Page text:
This week on Music City Roots, we present sets from the Oxford American Show, including Jim Lauderdale, Lilly Hiatt, The Bo-Keys, John Oates, and The Bis-Quits.

About the artists:

Jim Lauderdale is a multi-talented performer and songwriter, with successes in both country and bluegrass music. His roots stem from the Carolinas, yet his career has taken him all over the United States and abroad, making him an international recording artist with an ever-growing fan base. Jim won “Artist of the Year” and “Song of the Year” at the first “Honors and Awards Show” held by the Americana Music Association in 2002. Subsequently, he has hosted this same show for the last seven years.

He is among Nashville’s “A” list of songwriters, with songs recorded by artists such as: Patty Loveless, George Jones, The Dixie Chicks, Solomon Burke, Mark Chesnutt, Dave Edmunds, John Mayall, Kathy Mattea, Lee Ann Womack, Gary Allan, Blake Shelton. Vince Gill, and George Strait. He also contributed several songs to the successful soundtrack of the George Strait film, “Pure Country.” Not content to just write hits for the stars, he’s toured with the likes of Lucinda Williams, Mary Chapin Carpenter, Rhonda Vincent and Elvis Costello, among others.

Jim’s musical influences include the legendary Dr. Ralph Stanley and George Jones. These influences and his unique sense of melody and lyric help forge a sound that is truly his own. He is a 2 time Grammy winner, winning his first in 2002 with Dr. Ralph Stanley for “Lost in the Lonesome Pines” (Dualtone). His next one came for his second “solo” bluegrass album, “The Bluegrass Diaries” (Yep Roc 2007) at the 50th Grammy Awards! His first CD with Dr. Stanley, “I Feel Like Singing Today” ( Dualtone/Rebel 1999) received a Grammy nomination as did his first solo bluegrass CD titled “Bluegrass”(Yep Roc) from 2006.

As a performer his credits include production, writing and collaborating on albums such as, “Wait ‘Til Spring” (SkyCrunch/Dualtone 2003) with Donna the Buffalo, and “Headed for the Hills” (Dualtone 2004) with Grateful Dead lyricist Robert Hunter. The remainder of Jim’s 17 albums include: “Planet of Love” (Reprise 1991), “Pretty Close to the Truth” (Atlantic 1994), “Every Second Counts” (Atlantic 1995), “Persimmons” (Upstart 1998), “Whisper” (BNA 1998), “Onward Through It All” (RCA 1999), “The Other Sessions” (Dualtone 2001), “The Hummingbirds” (Dualtone 2002), “Bluegrass” (Yep Roc 2006), “Country Super Hits, Volume 1″ (Yep Roc 2006), “Honey Songs” (Yep Roc 2008), and “Could We Get Any Closer?” (SkyCrunch 2009).

“It’s been a particularly great period for me,” says Lauderdale. “Thanks to the records – I’m performing more and more, which I love. And I love that I can play the Opry one weekend, a jam-band festival the next and then a bluegrass festival the following week. That’s really inspiring to me and I think there’s a real thread there. The roots are the same for all of them and that’s the music I’m interested in.”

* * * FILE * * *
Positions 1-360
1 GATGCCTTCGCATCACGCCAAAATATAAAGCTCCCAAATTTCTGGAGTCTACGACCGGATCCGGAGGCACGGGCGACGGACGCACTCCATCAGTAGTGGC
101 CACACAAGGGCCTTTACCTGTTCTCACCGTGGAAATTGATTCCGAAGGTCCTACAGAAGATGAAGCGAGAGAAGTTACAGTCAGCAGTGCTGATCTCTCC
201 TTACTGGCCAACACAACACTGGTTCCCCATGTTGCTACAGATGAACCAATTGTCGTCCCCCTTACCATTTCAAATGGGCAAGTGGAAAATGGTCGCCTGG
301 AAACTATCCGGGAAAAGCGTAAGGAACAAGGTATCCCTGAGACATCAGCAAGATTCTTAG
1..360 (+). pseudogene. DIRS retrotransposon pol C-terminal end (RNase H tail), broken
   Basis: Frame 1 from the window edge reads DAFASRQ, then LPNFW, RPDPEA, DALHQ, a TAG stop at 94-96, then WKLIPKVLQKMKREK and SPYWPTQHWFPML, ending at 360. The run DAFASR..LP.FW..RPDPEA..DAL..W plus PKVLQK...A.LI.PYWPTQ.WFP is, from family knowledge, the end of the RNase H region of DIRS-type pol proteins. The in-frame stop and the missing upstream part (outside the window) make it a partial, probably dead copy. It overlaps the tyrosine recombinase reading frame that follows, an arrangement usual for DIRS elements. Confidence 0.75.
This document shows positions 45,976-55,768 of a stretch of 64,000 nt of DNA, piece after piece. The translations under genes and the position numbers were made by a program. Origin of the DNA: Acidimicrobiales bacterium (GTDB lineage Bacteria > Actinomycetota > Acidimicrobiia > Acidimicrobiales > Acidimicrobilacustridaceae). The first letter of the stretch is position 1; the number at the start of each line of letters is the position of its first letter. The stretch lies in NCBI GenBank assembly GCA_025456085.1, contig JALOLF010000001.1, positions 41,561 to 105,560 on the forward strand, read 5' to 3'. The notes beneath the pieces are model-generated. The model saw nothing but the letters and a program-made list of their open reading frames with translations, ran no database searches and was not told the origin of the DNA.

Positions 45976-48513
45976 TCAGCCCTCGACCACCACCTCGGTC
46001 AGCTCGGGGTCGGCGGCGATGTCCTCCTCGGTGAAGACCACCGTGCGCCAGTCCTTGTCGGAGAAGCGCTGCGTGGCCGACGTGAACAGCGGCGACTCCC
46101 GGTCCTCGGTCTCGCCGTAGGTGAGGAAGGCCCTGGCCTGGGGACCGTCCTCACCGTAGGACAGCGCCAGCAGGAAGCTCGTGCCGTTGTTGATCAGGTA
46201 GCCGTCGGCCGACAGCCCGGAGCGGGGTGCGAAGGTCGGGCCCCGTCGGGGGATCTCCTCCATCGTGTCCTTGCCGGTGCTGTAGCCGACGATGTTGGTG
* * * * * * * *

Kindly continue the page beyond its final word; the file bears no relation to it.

************

Lilly Hiatt’s a young woman wise beyond her years. Listen. You’ll hear.

Hiatt’s songs back equal measures edge (“3 Days”) and energy (“Big Bad Wolf”) with stunning lyrical elegance. Clear evidence: The Nashville resident’s buoyant Let Down. Hiatt’s seamless debut fortifies earthy (“Master”) and ethereal narratives (“Oh Mister”) with storytelling as sharp as a seasoned songwriter (“Young Black Rose”). Youthful restlessness guides the journey. “There was a self-loathing theme throughout all those songs, hence the title,” the 28-year-old explains. “It had a lot to do with being in the first half of my twenties and being in this transition from child to grownup. It’s kind of like hitting puberty again.”

If discovery defines early adulthood, Hiatt certainly spent fair time seeking out songwriters far and wide to shape her own vision. “John Prine’s always a good place to go for inspiration for writing,” she says. “I really like early Liz Phair and Guy Clark and Townes Van Zandt and Neil Young and I’m obsessed with Pearl Jam.” Accordingly, the rapidly rising songwriter’s new collection soars with wild diversity. Hiatt moves and grooves between country-folk (“Championship Fighter”) and gnashing Crazy Horse rock and roll (“Angry Momma”) with an ease that boldly suggests all songs arrive branded within a single and uncompromising genre: Music.

“When people ask me, I usually end up saying I play ‘spacey country,’” she says, “but the lyrics and the band aspect are equally important to me. To me, it’s just singer-songwriter stuff with an emphasis on the band. I guess I’d put it in the indie or Americana or country category, but I’m just as big a fan of rock and roll. That’s what I’m trying to get at eventually.” Either way, Hiatt’s endless lyrical and musical searching scarcely wavers throughout Let Down.

Rewind “Knew You Were Coming.” Now, turn up the volume. Words dampen stereo speakers with tears so painful and pure. “And I felt like a woman, working and trying to fill in the blanks that come with someone dying,” she sings on the perfectly circular coming-of-age confessional, a song written as sharply as Lucinda Williams and sung as sweetly as Patty Griffin. “And I knew you were coming and I knew I was ready, but the hills were on fire and the heat was so steady.” Fighting through angst. Sounds like an Americana songwriting icon we all know whose composure, as Lilly sings, sometimes “turns to country gravel.”